People thrive off of sensational stories. Murder, disaster and sex are the most eye-catching topics on any newsstand. We are drawn to bad news. So, it’s no wonder that tabloids, which highlight only the sensational and controversial, have become exceedingly popular over the years.
I feel sorry for celebrities, honestly. All of their lives are closely scrutinized and if they slip up at all, it is broadcasted to the world. I guess that’s what goes along with fame.
Some stars, however, live for this. They are constantly trying to go bigger and bolder, just to start a ruckus among their wide-eyed, pop-culture saturated throng of fans. Someone should tell these stars that bigger is not always better; cough Lady Gaga, Miley Cyrus, Britney Spears cough, the list goes on.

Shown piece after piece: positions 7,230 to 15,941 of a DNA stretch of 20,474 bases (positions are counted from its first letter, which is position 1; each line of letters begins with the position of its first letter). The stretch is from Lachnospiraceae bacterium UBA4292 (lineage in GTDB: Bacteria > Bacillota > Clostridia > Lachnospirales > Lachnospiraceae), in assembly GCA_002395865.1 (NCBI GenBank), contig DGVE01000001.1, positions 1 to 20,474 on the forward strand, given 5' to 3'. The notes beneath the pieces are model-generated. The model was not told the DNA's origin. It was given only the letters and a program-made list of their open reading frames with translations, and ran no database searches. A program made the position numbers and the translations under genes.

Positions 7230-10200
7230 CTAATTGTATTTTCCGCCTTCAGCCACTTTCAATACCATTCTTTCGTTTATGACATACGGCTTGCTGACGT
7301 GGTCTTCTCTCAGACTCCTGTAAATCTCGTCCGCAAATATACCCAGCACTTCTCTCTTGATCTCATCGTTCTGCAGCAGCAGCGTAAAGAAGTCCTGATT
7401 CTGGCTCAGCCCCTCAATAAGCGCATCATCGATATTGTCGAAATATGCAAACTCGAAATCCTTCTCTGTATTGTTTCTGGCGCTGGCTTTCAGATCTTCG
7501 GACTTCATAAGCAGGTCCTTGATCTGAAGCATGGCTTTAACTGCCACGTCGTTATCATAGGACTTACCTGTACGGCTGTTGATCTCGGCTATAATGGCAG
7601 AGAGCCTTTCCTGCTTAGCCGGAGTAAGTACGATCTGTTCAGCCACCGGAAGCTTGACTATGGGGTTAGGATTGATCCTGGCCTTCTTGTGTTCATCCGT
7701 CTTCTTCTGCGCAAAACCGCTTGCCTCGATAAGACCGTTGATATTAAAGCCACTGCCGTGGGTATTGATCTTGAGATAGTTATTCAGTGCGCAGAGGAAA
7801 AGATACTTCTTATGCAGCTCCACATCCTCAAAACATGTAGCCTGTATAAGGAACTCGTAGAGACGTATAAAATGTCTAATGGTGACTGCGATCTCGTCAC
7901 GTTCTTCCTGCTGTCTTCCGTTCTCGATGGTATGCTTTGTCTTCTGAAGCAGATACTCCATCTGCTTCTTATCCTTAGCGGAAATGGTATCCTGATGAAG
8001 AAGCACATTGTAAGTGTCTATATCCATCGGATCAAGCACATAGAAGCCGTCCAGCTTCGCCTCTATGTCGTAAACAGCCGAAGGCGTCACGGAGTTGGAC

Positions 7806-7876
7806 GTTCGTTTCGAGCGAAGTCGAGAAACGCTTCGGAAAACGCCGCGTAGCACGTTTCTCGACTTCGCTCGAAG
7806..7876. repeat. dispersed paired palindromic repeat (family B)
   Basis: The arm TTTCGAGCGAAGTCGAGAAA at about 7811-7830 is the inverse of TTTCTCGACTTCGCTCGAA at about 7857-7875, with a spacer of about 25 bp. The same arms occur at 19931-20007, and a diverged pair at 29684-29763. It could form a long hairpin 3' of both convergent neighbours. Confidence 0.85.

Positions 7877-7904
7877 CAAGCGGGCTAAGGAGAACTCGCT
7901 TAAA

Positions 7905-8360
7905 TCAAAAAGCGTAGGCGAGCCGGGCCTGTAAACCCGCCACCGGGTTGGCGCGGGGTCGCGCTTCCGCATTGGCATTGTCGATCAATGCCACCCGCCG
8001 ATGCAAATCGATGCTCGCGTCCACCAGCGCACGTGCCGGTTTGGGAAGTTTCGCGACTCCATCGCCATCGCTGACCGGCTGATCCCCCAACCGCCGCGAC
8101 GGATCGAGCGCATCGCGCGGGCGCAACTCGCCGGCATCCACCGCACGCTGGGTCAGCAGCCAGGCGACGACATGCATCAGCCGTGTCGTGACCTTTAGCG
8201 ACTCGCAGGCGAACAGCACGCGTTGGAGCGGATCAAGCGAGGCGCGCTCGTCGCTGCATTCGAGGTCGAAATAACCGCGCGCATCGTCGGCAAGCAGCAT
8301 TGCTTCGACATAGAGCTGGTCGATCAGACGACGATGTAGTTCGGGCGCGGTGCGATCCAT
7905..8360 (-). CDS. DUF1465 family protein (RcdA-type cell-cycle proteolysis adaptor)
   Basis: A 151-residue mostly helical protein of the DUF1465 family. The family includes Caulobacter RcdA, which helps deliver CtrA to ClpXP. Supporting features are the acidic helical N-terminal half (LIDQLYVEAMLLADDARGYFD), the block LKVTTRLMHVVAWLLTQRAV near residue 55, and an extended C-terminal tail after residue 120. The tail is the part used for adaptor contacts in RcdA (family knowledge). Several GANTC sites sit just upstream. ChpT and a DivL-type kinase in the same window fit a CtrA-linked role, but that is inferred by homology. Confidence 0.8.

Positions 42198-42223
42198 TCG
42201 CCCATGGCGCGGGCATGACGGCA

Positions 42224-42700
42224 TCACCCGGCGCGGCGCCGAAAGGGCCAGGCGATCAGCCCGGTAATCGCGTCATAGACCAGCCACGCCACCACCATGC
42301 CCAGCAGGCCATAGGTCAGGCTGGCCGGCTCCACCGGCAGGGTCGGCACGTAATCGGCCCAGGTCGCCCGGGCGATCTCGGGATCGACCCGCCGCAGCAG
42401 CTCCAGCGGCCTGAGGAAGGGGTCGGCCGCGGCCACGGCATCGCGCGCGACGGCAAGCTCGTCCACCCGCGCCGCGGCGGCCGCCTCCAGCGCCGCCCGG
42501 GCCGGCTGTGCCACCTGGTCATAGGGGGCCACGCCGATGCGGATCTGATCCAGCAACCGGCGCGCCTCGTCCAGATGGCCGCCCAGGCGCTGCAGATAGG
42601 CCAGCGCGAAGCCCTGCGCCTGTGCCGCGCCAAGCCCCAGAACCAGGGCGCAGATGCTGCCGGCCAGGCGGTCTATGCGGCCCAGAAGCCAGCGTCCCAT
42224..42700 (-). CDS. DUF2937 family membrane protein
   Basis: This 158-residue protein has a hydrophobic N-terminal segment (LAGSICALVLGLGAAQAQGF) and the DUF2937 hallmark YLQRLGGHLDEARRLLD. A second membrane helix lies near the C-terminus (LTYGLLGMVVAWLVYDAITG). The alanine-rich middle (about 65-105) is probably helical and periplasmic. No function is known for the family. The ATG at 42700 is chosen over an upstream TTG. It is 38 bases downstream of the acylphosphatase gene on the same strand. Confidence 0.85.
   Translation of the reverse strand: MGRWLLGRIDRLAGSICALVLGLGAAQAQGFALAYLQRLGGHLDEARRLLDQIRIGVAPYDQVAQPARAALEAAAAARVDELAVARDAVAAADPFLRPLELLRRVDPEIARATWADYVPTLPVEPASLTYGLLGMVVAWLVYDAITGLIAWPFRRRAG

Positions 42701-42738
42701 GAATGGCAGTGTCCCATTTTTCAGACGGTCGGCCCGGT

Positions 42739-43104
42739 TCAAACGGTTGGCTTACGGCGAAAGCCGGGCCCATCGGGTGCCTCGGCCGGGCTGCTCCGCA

There comes a point when enough is enough. The discussion now, though, is not whether something is too outlandish –after seeing Gaga wear a meat dress and travel places in an egg, I don’t think we’ll be surprised at anything- but it has now become a discussion of what is appropriate in society. Do our standards for propriety allow performers to be on stage clad in only sheer netting, with nothing underneath it, in venues besides a strip club? If they do, maybe we should question if they should.
We’re the ones who feed this behavior. Without society’s reactions, these celebrities probably wouldn’t try as hard to be controversial. For example, Miley Cyrus’ vulgar performance at the VMA’s awarded her 203,885,833 Youtube views in just two weeks. There are entire websites dedicated to Lady Gaga impersonators, such as Renee Cole’s “the lady gaga experience.” This is why they do it; to attract attention and start talk.
So, the question is, whose fault is it that sensational has taken over? Does the blame really belong to the stars, or does it belong to us, the fans that spur them on? Perhaps before we evaluate their motives and actions, we should evaluate our own.